Swords and Spaceships

Swords and Spaceships for December 6: The SFF of Anti-Empire

Happy Friday, shipmates! Made it through another week, and we’re crashing solidly into the holiday season. But together, I know we can get through this. It’s Alex, with some news and books for you today.

My unrelated-to-SFF thing of the week is the return of Amy Poehler and Nick Offerman’s show Making It, which is the second most wholesome thing I have ever watched in my life. (The first is, of course, The Great British Bake Off.) If you want to know why I love it, just watch this.

News and Views

New York Times Magazine has a profile of Ken Liu, in which he talks about bringing Chinese sci-fi to American readers.

I do believe you need a short story by E. Lily Yu: The Time Invariance of Snow

Here’s a really good article about Indigenous sci-fi: An Old New World

Jeff VanderMeer’s playlist for Dead Astronauts.

NPR interview with Tomi Adeyemi.

An interview with Juliette Wade about Mazes of Power.

James D. Nicoll has advice on how to recover from reader’s block.

More casting for the Wheel of Time TV show.

Wired makes the argument that Ewoks are the most tactically advanced fighting force in Star Wars.

The best Baby Yoda tweet.

Rest in peace, Star Trek writer D.C. Fontana.

JJ Abrams teases some kind of LGBTQ representation in Star Wars (which will definitely not be Finn/Poe). I’ll believe it when I f*****g see it, and if it’s anything like the “representation” we got out of Avengers: End Game, I’ll probably be chucking my popcorn at the screen.

The trailer for No Time to Die is out. I mostly mention this because Lashana Lynch.

A periodic table of rejected element names.

On Book Riot

This week’s SFF Yeah! podcast is about SFF with mysteries in them.

Free Association Friday

I’m currently reading How to Hide an Empire: A History of the Greater United States by Daniel Immerwahr, and if you want to learn a lot of absolutely infuriating American history, I cannot recommend it enough. (And unless history curricula have changed a lot in the last–yikes–20 years, there’s going to be a lot of new-to-you information in it, like there was for me.) Colonialism has a… troubled history in SFF to say the least, with works up through today imagining horrors of colonialism being visited on white people, often as a means of coming up with baroque excuses for heinous behavior.

So how about a few anti-colonial and post-colonial SFF books?

First off, if you’re in the mood for some academic reading, Jessica Langer wrote Postcolonialism and Science Fiction (you can read a little excerpt here) and Masoof Ashraf Raja edited an essay collection on The Postnational Fantasy which includes examinations of postcolonialism in the genre. And for shorter reading, Strange Horizons did an excellent Indigenous Futurisms roundtable in 2017.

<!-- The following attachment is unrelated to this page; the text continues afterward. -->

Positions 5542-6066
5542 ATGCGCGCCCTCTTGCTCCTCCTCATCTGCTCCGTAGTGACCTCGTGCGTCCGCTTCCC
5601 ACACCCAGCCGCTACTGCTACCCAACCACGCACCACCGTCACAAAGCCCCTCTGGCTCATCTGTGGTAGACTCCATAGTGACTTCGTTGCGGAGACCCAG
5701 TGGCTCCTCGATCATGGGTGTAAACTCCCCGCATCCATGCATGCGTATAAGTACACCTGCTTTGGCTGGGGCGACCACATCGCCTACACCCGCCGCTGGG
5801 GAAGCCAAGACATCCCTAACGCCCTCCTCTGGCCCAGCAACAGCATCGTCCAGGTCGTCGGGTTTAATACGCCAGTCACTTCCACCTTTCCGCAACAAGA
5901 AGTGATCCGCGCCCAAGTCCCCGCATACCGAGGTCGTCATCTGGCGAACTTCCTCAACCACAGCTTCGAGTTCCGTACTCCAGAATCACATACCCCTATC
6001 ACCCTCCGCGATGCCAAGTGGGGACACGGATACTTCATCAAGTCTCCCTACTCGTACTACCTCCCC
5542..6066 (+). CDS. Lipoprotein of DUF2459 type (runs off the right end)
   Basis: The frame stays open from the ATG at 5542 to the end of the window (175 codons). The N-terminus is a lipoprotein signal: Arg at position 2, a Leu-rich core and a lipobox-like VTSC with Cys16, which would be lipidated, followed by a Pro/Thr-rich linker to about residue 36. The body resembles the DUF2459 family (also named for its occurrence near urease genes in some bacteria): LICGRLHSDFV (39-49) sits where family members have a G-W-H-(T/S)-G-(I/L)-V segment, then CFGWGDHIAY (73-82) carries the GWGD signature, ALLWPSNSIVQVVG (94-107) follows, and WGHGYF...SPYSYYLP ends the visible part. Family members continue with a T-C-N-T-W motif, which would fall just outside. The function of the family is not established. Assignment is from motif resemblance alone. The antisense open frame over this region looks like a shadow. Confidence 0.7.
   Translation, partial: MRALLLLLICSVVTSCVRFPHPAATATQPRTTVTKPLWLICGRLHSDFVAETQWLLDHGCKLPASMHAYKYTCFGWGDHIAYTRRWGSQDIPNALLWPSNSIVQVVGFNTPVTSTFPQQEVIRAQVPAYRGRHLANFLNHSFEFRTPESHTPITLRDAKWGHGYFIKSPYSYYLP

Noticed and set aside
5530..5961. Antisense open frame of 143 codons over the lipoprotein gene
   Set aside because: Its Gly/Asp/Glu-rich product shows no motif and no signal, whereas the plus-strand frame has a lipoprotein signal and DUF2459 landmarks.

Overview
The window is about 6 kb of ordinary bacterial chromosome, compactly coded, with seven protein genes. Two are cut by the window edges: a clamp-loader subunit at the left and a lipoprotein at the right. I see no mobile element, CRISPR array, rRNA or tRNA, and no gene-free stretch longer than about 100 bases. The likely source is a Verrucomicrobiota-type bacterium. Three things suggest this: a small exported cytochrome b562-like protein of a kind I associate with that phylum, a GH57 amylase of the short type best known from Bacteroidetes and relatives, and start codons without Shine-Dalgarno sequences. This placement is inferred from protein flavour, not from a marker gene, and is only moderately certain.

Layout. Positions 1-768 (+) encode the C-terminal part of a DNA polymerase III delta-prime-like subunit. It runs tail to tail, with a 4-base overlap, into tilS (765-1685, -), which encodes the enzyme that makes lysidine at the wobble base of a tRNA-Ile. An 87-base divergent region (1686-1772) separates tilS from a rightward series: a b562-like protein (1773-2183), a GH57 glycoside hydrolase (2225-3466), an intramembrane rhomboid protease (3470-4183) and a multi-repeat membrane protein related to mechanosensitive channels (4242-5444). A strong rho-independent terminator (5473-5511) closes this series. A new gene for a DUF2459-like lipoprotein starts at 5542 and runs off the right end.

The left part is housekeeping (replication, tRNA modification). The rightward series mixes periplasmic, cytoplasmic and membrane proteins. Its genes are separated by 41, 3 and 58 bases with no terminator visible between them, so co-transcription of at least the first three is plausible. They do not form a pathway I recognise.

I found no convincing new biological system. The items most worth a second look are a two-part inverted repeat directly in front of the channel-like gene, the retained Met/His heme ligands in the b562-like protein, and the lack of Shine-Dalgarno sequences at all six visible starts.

Nalo Hopkinson and Uppinder Mehan edited a short story anthology that focuses on the stories of people who have historically been “alienated” from the genre: So Long Been Dreaming: Postcolonial Science Ficton & Fantasy. (Another Nalo Hopkinson-edited anthology, New Suns: Original Speculative Fiction by People of Color, has some massively good postcolonial short stories in it.) There’s also a great anthology of Indegenous science fiction edited by Grace L. Dillon: Walking the Clouds: An Anthology of Indigenous Science Fiction.

The Gaslight Dogs by Karin Lowachee is at its heart a story about Indigenous people fighting an encroaching empire. The Poppy War by R.F. Kuang draws on the horrors of historical real world colonialism for a gripping story about the seas of blood that surround empires and revenge. The Traitor Baru Cormorant by Seth J Dickinson is a very anti-colonial novel; it’s about a young girl whose people are colonized, the horrors that ensue, and the revenge that she decides to take because of it. Octavia Butler examines the mark colonialism leaves on people in a lot of her work, but I think perhaps the pinnacle of that examination is her Xenogensis Trilogy, which starts with Dawn.

black leopard red wolfZen Cho has called her book Sorcerer to the Crown “post-colonial fluff for book nerds,” though it’s definitely got some meat in it with its examination of the diversity within the British Empire that so often gets papered over in historically-based fiction. The Best of All Possible Worlds by Karen Lord springboards from the post-colonial Caribbean to bring aliens who have lost their homeland and the humans they hope will help them together, with the big question being will the cultures bend with change or break? Black Leopard, Red Wolf by Marlon James isn’t so much post-colonial as post-post-colonial (something the author’s said about himself); it’s epic fantasy but not as we know it.

See you, space pirates. You can find all of the books recommended in this newsletter on a handy Goodreads shelf. If you’d like to know more about my secret plans to dominate the seas and skies, you can catch me over at my personal site.